This list is a joke. Is the Muni of Anc delusional? From my vantage point, the only thing on the list worthy of funding in this economic climate is the 100th Street extension. This makes sense from an economic development perspective as this type of infrastructure will be followed by significant private sector dollars. Hope the Juneauites are smart enough to figure this out.
    Thanks for the chase on this article Amanda.

  15. Lynn Willis

    As a state we need to maintain what assets we have and we will struggle to do that. Every Capital Budget expenditure immediately turns into an operating budget obligation to maintain including these “expansions” and most “renovations”. Now is the time for the legislature and Governor to demand that each capital budget expenditure be justified with an explanation of how it will be sustained over time using either local general fund revenues, user fees, or additional funds from the state operating budget.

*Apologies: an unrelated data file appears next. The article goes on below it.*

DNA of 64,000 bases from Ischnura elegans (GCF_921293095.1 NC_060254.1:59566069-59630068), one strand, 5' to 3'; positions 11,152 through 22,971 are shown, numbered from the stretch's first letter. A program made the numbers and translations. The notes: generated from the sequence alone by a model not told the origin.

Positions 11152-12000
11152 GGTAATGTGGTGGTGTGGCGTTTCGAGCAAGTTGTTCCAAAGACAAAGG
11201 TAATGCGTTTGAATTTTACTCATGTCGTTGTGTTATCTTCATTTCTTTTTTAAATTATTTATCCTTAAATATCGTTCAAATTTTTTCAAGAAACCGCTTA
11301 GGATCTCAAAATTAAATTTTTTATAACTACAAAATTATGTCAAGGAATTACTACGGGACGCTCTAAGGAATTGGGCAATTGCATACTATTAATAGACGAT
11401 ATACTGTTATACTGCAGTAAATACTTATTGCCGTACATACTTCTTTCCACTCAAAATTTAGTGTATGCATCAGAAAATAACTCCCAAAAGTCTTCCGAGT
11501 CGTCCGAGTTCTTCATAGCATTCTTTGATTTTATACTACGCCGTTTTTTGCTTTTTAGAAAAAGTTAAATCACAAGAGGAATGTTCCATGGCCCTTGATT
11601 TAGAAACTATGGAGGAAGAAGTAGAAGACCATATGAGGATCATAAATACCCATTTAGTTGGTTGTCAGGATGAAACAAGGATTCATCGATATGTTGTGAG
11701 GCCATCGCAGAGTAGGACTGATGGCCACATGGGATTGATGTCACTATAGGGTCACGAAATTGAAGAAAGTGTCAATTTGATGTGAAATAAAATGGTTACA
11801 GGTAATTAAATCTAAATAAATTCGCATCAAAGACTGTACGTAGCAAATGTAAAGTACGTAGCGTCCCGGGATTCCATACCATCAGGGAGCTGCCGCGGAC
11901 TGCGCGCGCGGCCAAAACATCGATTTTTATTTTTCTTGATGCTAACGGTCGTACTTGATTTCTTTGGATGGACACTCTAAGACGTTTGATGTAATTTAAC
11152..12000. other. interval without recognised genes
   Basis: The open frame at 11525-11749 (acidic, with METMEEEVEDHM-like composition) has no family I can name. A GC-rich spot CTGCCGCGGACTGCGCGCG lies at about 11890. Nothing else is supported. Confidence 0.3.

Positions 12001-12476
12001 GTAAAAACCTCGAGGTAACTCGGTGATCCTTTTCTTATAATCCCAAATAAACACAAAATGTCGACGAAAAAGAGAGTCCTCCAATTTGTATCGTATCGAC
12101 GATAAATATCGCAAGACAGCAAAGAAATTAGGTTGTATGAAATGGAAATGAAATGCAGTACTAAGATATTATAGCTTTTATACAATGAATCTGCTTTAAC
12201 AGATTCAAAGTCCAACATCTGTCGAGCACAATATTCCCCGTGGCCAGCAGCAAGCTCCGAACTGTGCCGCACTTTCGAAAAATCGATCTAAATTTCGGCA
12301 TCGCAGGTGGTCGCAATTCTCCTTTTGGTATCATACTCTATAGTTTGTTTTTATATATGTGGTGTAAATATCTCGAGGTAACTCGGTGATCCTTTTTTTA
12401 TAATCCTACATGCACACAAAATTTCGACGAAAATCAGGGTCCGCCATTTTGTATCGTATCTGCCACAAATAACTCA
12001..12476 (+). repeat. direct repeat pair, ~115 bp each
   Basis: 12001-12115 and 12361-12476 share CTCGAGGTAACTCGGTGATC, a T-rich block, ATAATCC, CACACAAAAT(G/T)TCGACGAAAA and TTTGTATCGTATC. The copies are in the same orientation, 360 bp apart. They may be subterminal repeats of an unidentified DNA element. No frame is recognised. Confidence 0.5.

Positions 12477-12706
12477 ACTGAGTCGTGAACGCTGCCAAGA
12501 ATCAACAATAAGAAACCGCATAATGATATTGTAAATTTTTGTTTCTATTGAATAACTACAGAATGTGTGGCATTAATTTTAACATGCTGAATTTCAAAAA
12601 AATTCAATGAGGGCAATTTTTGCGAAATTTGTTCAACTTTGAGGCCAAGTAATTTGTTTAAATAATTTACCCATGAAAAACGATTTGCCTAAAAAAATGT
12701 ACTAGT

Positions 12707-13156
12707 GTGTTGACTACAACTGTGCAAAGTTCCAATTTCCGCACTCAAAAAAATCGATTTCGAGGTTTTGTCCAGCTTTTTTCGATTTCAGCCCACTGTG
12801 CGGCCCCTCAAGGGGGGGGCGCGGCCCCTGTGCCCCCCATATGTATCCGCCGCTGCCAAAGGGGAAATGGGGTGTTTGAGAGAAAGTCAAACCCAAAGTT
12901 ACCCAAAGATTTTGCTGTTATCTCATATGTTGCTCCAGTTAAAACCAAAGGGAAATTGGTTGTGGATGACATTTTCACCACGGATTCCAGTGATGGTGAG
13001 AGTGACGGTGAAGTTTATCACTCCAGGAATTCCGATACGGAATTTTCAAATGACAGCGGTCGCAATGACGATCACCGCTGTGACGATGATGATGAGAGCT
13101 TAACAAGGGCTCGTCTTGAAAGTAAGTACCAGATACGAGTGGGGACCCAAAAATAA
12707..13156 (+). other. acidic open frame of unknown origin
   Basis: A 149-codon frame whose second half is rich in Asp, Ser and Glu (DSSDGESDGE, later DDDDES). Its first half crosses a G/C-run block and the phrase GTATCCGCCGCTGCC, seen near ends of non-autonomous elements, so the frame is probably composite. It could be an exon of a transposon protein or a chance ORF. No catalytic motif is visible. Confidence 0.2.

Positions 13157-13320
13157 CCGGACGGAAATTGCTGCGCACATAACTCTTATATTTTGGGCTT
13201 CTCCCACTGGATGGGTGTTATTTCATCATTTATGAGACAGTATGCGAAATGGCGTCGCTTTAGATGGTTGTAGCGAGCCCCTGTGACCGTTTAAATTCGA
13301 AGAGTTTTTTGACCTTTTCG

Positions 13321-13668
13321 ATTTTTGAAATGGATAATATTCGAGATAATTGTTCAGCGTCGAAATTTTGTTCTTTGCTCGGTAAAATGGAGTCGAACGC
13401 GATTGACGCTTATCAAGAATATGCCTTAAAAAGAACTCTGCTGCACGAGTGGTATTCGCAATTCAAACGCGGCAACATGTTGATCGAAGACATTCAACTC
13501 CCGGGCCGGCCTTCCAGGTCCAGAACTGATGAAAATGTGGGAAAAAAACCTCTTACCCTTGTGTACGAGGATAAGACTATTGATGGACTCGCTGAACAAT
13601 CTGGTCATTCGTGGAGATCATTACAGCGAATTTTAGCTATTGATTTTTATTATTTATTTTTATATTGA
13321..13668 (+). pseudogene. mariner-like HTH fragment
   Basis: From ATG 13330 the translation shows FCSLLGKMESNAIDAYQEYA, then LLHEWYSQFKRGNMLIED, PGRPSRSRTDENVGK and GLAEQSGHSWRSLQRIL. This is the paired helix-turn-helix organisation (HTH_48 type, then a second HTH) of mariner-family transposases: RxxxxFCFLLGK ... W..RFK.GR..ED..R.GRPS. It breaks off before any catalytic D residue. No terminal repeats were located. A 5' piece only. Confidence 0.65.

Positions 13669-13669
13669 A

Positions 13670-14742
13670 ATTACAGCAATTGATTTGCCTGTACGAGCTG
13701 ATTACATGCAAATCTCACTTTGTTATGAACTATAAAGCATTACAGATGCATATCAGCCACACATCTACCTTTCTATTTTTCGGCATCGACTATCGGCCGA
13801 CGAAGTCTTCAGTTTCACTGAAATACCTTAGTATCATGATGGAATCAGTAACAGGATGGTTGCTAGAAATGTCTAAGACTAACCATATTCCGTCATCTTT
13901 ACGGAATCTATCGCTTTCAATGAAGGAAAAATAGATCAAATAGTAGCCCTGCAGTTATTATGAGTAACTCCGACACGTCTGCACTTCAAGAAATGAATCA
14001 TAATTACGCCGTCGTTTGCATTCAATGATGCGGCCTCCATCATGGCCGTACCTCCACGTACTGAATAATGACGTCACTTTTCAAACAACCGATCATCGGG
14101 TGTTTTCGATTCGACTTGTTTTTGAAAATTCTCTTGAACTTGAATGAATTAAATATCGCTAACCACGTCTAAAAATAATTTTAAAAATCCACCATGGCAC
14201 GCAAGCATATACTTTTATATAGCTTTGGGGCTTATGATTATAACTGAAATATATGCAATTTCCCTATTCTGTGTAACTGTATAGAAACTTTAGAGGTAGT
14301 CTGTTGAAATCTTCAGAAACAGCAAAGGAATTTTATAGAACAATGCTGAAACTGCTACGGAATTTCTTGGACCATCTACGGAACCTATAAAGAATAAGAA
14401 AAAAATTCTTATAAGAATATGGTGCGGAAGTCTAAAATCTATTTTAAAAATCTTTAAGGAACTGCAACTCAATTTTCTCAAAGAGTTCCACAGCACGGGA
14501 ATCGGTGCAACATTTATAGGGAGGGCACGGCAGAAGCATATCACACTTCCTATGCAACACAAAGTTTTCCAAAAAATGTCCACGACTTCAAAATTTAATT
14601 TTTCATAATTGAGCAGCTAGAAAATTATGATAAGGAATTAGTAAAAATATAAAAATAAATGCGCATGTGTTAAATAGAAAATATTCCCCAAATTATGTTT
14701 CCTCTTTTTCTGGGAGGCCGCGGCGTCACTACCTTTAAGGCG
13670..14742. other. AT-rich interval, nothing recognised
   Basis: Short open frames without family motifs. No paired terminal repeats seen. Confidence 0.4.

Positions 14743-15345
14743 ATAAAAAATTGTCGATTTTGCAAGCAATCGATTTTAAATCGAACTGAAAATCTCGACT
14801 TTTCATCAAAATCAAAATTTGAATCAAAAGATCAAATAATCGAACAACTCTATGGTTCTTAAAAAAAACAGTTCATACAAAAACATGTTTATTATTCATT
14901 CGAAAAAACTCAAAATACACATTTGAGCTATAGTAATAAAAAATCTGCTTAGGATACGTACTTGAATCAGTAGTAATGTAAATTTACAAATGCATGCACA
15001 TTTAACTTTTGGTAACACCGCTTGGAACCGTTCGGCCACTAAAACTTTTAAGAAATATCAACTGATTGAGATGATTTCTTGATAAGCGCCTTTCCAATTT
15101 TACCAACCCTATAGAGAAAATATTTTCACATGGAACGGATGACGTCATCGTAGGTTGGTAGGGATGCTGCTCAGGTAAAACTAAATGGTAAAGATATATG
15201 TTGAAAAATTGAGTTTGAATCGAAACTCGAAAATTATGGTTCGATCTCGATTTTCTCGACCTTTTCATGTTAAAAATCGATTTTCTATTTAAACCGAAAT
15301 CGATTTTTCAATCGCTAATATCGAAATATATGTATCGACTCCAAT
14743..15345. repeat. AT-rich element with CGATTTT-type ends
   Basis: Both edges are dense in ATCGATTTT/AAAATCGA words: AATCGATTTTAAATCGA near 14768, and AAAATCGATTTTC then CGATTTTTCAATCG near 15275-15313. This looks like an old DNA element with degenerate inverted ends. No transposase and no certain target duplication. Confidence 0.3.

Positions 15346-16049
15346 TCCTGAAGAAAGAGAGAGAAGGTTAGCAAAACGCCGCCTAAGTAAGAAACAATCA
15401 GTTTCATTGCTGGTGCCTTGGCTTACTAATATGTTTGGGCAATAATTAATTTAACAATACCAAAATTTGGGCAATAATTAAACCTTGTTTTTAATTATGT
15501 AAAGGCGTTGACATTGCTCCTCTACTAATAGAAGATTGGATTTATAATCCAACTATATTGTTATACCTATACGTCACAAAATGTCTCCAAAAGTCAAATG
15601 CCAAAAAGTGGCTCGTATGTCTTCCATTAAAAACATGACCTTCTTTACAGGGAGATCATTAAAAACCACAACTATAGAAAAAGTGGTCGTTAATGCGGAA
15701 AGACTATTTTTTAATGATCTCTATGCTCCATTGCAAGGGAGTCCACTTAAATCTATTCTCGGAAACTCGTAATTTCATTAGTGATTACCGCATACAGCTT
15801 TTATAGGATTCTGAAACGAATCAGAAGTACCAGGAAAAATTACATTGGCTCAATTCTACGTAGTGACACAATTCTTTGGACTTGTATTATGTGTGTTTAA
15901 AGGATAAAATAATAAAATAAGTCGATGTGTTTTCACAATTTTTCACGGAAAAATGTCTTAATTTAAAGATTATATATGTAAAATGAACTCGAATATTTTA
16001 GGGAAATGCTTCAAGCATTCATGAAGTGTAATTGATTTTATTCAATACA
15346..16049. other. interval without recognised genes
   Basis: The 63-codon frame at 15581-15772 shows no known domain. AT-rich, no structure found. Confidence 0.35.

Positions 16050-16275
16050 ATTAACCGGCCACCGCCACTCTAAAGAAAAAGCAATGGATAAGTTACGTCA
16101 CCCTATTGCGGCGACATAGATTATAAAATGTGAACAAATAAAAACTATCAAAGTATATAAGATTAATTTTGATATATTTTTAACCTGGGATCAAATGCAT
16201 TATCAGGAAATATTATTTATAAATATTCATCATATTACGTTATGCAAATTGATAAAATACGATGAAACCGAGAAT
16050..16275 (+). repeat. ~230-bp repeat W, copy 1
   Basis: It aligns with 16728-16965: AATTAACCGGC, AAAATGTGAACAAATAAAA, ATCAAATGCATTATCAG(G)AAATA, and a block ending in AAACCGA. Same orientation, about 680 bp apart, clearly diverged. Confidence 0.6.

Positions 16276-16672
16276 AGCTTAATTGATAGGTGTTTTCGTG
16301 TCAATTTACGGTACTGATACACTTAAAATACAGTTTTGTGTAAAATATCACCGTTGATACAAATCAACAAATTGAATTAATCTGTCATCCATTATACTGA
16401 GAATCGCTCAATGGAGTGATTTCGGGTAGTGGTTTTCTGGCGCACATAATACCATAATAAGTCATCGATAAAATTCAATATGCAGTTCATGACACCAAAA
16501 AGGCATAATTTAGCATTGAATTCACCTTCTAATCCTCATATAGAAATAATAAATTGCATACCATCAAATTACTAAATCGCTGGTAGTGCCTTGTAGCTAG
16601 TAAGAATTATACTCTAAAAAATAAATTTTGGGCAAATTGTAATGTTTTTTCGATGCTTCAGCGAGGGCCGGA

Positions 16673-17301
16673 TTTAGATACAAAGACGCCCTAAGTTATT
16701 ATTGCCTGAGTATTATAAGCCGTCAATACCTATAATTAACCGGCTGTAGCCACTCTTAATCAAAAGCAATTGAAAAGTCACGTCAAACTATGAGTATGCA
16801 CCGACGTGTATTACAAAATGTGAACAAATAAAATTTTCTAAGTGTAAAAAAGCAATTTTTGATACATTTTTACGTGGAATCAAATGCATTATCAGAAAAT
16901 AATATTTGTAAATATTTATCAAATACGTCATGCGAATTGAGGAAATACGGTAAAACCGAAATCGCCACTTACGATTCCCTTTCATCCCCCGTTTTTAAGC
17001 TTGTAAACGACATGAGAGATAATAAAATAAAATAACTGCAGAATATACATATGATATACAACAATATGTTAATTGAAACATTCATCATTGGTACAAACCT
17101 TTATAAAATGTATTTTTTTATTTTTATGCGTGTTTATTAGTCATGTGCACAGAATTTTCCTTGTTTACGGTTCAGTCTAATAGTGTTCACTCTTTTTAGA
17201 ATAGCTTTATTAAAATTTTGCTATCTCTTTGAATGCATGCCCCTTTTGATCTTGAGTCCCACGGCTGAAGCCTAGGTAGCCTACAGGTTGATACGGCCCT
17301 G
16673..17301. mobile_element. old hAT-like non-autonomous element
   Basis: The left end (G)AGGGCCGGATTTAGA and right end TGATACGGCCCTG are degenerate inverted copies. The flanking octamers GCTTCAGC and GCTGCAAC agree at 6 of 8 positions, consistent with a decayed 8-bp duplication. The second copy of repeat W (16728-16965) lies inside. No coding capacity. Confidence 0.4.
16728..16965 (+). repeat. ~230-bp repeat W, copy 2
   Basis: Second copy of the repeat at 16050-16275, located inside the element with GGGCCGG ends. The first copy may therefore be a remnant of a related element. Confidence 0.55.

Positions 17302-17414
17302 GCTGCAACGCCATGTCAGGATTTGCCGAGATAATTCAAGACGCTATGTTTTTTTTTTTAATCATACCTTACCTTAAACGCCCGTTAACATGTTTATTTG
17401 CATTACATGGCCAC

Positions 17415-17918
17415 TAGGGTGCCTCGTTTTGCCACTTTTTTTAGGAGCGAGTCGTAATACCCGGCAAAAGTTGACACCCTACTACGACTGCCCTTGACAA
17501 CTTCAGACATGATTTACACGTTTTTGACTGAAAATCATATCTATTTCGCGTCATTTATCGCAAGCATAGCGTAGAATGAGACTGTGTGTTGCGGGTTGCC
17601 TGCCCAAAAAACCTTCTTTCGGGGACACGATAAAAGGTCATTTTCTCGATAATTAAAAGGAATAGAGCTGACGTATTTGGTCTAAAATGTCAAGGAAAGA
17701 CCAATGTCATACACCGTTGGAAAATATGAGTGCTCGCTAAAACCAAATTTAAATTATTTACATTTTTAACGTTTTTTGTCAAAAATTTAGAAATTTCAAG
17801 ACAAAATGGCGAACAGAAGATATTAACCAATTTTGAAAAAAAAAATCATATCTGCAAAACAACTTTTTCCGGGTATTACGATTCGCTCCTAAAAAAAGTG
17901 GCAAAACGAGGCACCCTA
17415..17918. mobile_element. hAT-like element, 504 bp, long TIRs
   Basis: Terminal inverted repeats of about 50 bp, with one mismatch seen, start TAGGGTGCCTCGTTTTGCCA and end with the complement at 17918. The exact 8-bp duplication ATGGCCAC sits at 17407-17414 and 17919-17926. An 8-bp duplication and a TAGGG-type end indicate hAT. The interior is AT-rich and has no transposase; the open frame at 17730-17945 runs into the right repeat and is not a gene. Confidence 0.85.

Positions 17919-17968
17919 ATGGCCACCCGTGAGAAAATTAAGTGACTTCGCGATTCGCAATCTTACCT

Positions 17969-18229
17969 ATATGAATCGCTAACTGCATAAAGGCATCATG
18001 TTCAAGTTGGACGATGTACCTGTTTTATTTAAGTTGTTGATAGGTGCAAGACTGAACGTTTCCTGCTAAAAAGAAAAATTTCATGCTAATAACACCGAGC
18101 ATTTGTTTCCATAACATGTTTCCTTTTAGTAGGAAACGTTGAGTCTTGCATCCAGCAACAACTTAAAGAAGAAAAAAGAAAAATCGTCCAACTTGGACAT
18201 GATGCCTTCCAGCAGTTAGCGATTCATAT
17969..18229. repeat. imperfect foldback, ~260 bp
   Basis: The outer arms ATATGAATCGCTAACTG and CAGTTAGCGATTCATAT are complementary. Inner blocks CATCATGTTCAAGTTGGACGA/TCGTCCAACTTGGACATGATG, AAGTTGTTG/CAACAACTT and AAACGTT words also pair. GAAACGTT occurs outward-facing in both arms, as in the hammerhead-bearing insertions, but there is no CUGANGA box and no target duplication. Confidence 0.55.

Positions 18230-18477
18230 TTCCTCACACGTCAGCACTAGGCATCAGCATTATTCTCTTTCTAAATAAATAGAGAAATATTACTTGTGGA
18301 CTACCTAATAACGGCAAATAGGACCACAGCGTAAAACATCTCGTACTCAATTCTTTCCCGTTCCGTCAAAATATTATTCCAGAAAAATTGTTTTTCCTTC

Speaking of available general fund revenues; if the Ketchikan lawsuit (disallowing the state from mandating collection of local revenues for a specific purpose) prevails and approximately 50% of my property taxes are no longer to be dedicated to pay for local schools, what impact would that have on the ability of local taxpayers to now fund Municipal obligations?
    As we approach this next decade (or longer) of fiscal restraint , I appreciate that local governments will realize less state largess and understand I will never see property tax relief. That said, I would appreciate the Mayor demonstrating just how many of these requests could now be funded locally if this revenue previously dedicated to fund schools becomes available for other municipal spending.

  16. DB

    Apparently, the Muni doesn’t know how to distinguish needs vs wants. This demonstrates that man is a creature of habit. Local govt has become accustomed to the State fulfilling its wants and it is difficult for local govt to change its behavior. But we must also say “the rural communities have survived on this mode of operation for years”. It will be very difficult for them to change. Behavior modification is the answer to most of these Muni wants

  17. AH HA

    Overheard at Walk-Back Walkers Morning Staffer;